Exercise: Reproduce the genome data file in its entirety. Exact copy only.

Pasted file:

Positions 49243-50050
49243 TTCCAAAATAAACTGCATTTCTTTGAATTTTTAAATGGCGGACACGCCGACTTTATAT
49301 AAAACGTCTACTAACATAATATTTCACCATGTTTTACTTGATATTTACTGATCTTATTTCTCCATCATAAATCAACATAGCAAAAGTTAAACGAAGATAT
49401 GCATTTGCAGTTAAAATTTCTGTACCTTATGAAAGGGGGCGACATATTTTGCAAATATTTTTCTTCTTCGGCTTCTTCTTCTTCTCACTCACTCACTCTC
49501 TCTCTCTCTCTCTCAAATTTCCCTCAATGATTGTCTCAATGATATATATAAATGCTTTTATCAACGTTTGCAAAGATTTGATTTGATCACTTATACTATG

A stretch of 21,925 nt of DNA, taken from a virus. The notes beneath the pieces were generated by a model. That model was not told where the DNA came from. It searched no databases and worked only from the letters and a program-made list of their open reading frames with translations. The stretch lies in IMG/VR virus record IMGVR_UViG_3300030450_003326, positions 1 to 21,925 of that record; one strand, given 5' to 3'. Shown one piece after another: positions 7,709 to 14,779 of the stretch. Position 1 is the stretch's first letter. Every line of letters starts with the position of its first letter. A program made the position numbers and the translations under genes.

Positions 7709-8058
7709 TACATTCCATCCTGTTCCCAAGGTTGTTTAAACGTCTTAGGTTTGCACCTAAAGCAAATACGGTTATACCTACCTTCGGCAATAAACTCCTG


Positions 49243-50050
49243 TTCCAAAATAAACTGCATTTCTTTGAATTTTTAAATGGCGGACACGCCGACTTTATAT
49301 AAAACGTCTACTAACATAATATTTCACCATGTTTTACTTGATATTTACTGATCTTATTTCTCCATCATAAATCAACATAGCAAAAGTTAAACGAAGATAT
49401 GCATTTGCAGTTAAAATTTCTGTACCTTATGAAAGGGGGCGACATATTTTGCAAATATTTTTCTTCTTCGGCTTCTTCTTCTTCTCACTCACTCACTCTC
49501 TCTCTCTCTCTCTCAAATTTCCCTCAATGATTGTCTCAATGATATATATAAATGCTTTTATCAACGTTTGCAAAGATTTGATTTGATCACTTATACTATG

A stretch of 21,925 nt of DNA, taken from a virus. The notes beneath the pieces were generated by a model. That model was not told where the DNA came from. It searched no databases and worked only from the letters and a program-made list of their open reading frames with translations. The stretch lies in IMG/VR virus record IMGVR_UViG_3300030450_003326, positions 1 to 21,925 of that record; one strand, given 5' to 3'. Shown one piece after another: positions 7,709 to 14,779 of the stretch. Position 1 is the stretch's first letter. Every line of letters starts with the position of its first letter. A program made the position numbers and the translations under genes.

Positions 7709-8058
7709 TACATTCCATCCTGTTCCCAAGGTTGTTTAAACGTCTTAGGTTTGCACCTAAAGCAAATACGGTTATACCTACCTTCGGCAATAAACTCCTG